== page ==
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Black America Since MLK: And Still I Rise – Keep Your Head Up/Touch the Sky

Black America Since MLK Part 2

Wednesday, February 15 at 4:00 pm

In part two of this four-hour series, Henry Louis Gates, Jr. continues to explore the tremendous gains and persistent challenges of the post-civil rights years, examining major events and turning points in American race relations. Repeats Sun 2/26, 3 am

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Vel Phillips: Dream Big Dreams

Vel Phillips

Sunday, February 19 at 12:30 am

A documentary chronicles the history and achievements of civil rights leader Vel Phillips. Wisconsin’s first African-American woman elected to the office of Wisconsin Secretary of State.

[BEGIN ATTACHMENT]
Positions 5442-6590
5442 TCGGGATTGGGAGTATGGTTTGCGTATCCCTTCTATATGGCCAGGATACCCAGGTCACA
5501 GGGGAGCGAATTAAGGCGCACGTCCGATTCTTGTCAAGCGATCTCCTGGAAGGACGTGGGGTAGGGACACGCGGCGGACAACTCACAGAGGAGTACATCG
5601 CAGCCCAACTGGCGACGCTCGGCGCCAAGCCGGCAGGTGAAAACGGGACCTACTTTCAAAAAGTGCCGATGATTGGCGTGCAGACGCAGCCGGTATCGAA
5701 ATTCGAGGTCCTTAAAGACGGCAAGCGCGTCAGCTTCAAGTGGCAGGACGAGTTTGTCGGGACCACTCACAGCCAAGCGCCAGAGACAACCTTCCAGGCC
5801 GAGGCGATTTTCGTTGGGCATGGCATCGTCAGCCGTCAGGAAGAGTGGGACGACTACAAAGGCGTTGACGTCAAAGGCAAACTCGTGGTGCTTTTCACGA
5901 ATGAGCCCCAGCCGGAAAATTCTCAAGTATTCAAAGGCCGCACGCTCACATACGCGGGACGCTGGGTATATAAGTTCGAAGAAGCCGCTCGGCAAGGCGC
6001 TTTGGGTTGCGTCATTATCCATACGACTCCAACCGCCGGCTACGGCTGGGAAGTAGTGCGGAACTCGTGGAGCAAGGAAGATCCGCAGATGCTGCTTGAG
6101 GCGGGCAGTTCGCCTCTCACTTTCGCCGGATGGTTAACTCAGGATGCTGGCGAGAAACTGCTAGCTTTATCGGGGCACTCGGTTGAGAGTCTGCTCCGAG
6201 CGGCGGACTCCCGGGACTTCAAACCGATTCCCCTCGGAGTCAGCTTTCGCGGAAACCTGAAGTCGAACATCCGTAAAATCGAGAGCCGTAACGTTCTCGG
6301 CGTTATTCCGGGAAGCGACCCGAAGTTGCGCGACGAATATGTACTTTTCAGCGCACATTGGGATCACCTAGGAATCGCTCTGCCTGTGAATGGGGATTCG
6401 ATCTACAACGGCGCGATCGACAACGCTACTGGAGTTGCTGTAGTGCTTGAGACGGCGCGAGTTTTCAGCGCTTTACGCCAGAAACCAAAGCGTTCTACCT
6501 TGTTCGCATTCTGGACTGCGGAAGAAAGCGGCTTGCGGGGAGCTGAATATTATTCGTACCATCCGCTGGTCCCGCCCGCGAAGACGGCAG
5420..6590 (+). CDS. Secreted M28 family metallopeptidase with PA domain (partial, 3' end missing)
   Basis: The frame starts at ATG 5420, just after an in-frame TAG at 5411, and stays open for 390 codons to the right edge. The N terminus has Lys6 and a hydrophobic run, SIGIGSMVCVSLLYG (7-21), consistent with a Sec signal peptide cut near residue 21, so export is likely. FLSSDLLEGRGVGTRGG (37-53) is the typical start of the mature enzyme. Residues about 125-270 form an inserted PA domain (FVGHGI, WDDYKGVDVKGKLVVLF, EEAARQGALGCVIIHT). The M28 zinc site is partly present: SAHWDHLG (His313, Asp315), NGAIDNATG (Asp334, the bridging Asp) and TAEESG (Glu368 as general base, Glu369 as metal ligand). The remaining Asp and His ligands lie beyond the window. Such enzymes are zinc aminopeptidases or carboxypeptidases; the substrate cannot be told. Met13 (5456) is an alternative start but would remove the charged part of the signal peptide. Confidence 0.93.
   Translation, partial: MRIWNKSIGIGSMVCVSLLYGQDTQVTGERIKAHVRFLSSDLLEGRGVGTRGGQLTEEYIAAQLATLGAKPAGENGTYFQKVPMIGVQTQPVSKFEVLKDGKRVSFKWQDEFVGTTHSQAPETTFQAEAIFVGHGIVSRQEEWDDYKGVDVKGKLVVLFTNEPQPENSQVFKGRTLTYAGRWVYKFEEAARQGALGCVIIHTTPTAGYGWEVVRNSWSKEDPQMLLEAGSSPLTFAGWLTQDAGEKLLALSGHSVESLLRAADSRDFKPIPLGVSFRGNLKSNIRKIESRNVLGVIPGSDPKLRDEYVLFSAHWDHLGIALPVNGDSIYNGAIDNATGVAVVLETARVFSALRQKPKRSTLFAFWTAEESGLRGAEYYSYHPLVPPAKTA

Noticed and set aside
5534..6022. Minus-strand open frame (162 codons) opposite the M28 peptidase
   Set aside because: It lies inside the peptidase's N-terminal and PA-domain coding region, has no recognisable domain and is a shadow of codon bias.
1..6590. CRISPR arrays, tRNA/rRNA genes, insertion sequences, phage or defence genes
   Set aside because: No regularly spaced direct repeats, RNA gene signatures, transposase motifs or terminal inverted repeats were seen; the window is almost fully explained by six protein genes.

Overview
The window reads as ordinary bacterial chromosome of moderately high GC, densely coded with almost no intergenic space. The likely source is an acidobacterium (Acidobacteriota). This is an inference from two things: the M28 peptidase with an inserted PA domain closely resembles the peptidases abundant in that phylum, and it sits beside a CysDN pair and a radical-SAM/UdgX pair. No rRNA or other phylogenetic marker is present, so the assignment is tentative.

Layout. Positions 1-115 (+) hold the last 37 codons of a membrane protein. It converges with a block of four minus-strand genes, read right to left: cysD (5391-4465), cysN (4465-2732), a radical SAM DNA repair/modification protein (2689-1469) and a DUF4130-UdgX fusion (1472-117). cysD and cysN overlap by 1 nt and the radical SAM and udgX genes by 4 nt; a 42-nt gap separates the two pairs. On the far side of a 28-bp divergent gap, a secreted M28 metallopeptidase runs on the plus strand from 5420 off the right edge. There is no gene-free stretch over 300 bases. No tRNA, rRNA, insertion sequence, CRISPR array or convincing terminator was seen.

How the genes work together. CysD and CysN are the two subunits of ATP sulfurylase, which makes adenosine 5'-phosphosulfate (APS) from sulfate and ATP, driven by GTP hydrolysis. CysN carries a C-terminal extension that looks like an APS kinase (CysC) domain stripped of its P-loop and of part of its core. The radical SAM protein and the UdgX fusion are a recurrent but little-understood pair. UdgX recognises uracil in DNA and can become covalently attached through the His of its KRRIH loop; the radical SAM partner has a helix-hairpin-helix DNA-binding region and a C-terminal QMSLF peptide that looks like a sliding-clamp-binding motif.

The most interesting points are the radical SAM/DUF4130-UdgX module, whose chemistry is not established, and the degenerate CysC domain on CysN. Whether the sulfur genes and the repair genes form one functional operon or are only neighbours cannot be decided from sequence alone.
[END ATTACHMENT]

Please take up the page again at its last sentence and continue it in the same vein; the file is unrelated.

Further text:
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The Talk: Race in America

The Talk

Monday, February 20 at 9:00 pm

In the wake of recent tragic and fatal events between men of color and law enforcement, learn how black and Hispanic families counsel their kids to stay safe if they are stopped by the police. Repeats Tue 2/21, 2:30pm

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Maya Angelou: And Still I Rise: American Masters

American Masters - Maya Angelou

Tuesday, February 21 at 8:00 pm

Journey through the prolific life of the 'I Know Why the Caged Bird Sings' author and activist who inspired generations with lyrical modern African-American thought. Features new interviews with Oprah Winfrey, Common, the Clintons and others. Repeats Wed 2/22, 2:30pm